One of Gervonta “Tank” Davis’ past opponents cannot help admire his evolution into an “intimidating” figure on the brink of establishing himself among the very best.

Davis, 29, most recently stopped Frank Martin in the latest defence of his WBA lightweight title, enhancing his reputation as one of the world’s highest-profile fighters and perhaps also its finest at 135lbs.

It was in 2017 when he travelled to London to stop the previously undefeated Liam Walsh, and the retired Walsh, then one of Britain’s leading fighters, has continued to monitor his progress and witnessed in him significant change.

Speculation persists that Davis could be matched with Vasiliy Lomachenko, the IBF champion, and it is an opponent of that calibre that Walsh believes he still needs to defeat to establish himself as “elite”. 

Victories over Ryan Garcia, Martin and others have since demonstrated that Walsh was even more of an underdog than he was recognised as being in 2017, and Walsh – who remains passionate about his former occupation to the point of consistently watching fighters and fights – said: “The word ‘special’ is what my brother Ryan text me straight away [after the victory over Martin]. ‘He’s very, very special.’ ‘Ryan, I told you, he’s much better than just power.’ 

“I didn’t get a lot of time in there with him, so I can’t talk like I’m an expert. But when I was in there it was different to anyone else I’d been in with, and I had a feeling – he needs [Vasiliy] Lomachenko, like they’re talking, and you start talking about him being an elite fighter and a pound-for-pounder. 

“I admire the position he’s in, coming from, basically, being in care as a child [in Baltimore]. He’s got himself in a position where he can look after himself and his children for the rest of his life, so I’m a big fan. 

“What he was being given credit for, early, was, ‘He’s a massive power puncher’. [But] his judging of distance and his timing is immense, and his accuracy – no one ever mentions his accuracy. Every time he lets that go for real, it lands on the chin. He doesn’t hit the cheekbone, and it doesn’t skim off the side of the head, he hits the chin – nails them. 

“I had a feeling he was that good. I still think he needs the names, though. For me, his best win is still probably [in 2017, Jose] Pedraza – he went and took the title off the champion; a Puerto Rican in New York. He’s got some big names – [Ryan] Garcia; [Yuriorkis] Gamboa; ‘Pitbull’ [Isaac] Cruz looks an even better win. I’d like to see him and Lomachenko. I’ve always admired Lomachenko – what a fighter. But the longer it’s going, and the better ‘Tank’ looks each fight, I’m starting to think, ‘Can he beat Lomachenko?’ 

“He’s definitely got the advantage in the game-changer. I don’t think Lomachenko could hurt ‘Tank’. As long as the fight’s relatively close or in the balance, ‘Tank’ can take him out at any point. I used to think Devin Haney would beat ‘Tank’. I used to think his style – his cautious taking no risks – but I’m starting to look at ‘Tank’, thinking maybe he can beat them all. Teofimo [Lopez is] a hard ask, because he’s naturally a big, big man. I think Shakur [Stevenson] beats every one of them. He’s the goods; has a different mindset completely.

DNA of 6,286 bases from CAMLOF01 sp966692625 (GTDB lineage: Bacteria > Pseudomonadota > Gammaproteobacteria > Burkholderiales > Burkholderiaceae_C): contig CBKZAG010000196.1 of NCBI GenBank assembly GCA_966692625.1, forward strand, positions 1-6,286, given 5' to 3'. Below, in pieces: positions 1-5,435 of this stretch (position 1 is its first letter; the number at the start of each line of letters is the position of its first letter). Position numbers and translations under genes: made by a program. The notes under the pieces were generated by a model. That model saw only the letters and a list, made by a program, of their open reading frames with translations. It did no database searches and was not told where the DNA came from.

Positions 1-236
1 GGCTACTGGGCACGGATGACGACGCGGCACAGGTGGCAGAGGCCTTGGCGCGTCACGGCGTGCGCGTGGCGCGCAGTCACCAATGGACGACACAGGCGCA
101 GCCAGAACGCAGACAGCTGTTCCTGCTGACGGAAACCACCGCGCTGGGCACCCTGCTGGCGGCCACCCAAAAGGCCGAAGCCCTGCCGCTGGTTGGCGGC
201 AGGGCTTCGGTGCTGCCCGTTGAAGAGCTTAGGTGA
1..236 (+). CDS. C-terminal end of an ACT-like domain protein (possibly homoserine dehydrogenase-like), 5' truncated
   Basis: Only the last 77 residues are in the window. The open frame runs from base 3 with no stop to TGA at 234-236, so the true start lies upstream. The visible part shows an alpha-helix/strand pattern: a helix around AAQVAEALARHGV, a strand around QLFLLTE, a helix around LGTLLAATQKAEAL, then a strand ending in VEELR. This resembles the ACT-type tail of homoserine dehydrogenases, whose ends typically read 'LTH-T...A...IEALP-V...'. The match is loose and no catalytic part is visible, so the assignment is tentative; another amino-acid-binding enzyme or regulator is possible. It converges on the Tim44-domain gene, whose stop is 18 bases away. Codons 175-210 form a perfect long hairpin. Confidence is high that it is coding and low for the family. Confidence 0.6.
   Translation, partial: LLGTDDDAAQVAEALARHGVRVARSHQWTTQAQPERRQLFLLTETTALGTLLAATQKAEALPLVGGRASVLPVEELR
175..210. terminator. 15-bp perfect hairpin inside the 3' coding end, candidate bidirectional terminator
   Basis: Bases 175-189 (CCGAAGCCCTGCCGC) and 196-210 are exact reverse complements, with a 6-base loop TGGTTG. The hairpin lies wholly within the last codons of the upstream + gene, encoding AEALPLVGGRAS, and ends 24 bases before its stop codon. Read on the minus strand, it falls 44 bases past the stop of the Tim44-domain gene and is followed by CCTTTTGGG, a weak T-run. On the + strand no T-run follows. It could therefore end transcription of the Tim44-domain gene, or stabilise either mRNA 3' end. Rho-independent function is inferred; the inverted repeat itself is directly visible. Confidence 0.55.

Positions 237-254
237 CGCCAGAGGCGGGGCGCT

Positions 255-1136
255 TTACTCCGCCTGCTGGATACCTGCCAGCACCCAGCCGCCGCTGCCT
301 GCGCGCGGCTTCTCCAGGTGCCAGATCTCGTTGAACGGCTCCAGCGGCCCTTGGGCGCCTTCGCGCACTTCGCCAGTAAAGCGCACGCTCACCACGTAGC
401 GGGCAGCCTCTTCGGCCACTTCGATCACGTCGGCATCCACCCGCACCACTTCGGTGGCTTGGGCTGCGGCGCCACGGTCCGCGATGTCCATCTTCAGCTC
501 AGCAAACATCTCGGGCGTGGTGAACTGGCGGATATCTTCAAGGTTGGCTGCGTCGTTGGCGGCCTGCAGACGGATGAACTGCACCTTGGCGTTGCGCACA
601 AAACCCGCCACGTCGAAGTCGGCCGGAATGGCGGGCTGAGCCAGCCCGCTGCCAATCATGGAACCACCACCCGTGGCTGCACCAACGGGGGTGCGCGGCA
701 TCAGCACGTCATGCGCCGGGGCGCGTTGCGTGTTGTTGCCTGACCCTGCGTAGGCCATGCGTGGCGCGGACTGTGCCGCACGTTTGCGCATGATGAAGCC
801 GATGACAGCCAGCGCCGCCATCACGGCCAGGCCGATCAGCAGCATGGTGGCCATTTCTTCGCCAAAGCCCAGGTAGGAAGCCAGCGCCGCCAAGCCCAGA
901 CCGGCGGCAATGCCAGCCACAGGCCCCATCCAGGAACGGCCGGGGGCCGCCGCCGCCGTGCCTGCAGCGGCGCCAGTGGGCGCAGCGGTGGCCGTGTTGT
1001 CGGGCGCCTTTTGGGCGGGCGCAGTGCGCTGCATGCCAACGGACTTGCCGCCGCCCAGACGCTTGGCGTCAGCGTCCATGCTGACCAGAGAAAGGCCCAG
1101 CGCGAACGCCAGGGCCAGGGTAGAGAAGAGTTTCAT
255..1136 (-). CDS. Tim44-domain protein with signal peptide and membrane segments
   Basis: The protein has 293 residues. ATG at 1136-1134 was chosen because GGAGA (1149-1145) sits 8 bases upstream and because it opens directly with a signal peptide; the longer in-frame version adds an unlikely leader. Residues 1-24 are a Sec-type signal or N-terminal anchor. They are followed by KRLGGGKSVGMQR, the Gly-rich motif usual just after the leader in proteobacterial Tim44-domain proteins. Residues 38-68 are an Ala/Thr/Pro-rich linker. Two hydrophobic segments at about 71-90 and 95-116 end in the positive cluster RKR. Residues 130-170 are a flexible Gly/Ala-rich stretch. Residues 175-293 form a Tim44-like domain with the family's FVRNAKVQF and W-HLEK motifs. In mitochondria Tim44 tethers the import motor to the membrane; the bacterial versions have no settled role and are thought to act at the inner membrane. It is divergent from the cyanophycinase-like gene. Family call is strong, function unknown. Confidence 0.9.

“‘Tank’s’ elite as well; he just needs the names. Shakur’s sought them names; he fought [in 2022, Oscar] Valdez and made him look like he was an average fighter.”

The victory over Walsh represents the only time Davis has fought outside of America, and in contrast to during the build-up to his fights with Garcia and Martin, he cut a low-key figure who was perhaps even shy.

That he had the attention-seeking Floyd Mayweather, then his promoter, alongside him while he prepared to fight Walsh should not be overlooked, but Walsh believes that Davis has transformed as a figure outside of the ring as well as inside it.

“He’s improved a lot,” Walsh said. “He was a very good fighter when he fought me. He’s got a lot more belief in himself now; I think there was still a slight doubt in him when I fought him. The Pedraza win he looked invincible and like he didn’t have a care in the world. When he fought me he had the same, but I think there was still a little element of something missing. He failed the weight the next fight [against Francisco Fonseca] and I don’t know if he was wholly in like he is now. 

“Now he’s like, ‘I know I’m the best fighter in the world’, and he carries himself like that. The experience he’s picked up has helped him a lot, because he’s patient as well; he’s losing rounds but he hasn’t been getting frustrated in any way. ‘That’s fine – I’m gonna catch ya.’ He’s picking it all up [learning to read his opponents]. He knows what’s coming. He’s a lot better now, definitely. 

“He didn’t try and bully me. He didn’t come across me anyway. We did that head-to-head thing, and he got asked how he thinks the fight’s gonna go, and he said, ‘I’ve watched a bit of Liam and if he fights like I’ve been watching he’ll be gone in under six rounds’. It turned out he was right. He weren’t trying to intimidate me. Now he plays that card, doesn’t he? 

“At the end of the fight he come over – we was in the ring – and went, ‘It’s all business’, and that was all he said. 

‘It’s nothing personal.’ There were no animosity, really. Even on the morning-of-the-fight weigh-in, there were no looking at each other. He weren’t trying to intimidate me in any way, and I do see him do it now, and I quite like it. I watch it, and I think, ‘They’re actually scared’, and he is intimidating them. It’s quite good to watch.” 

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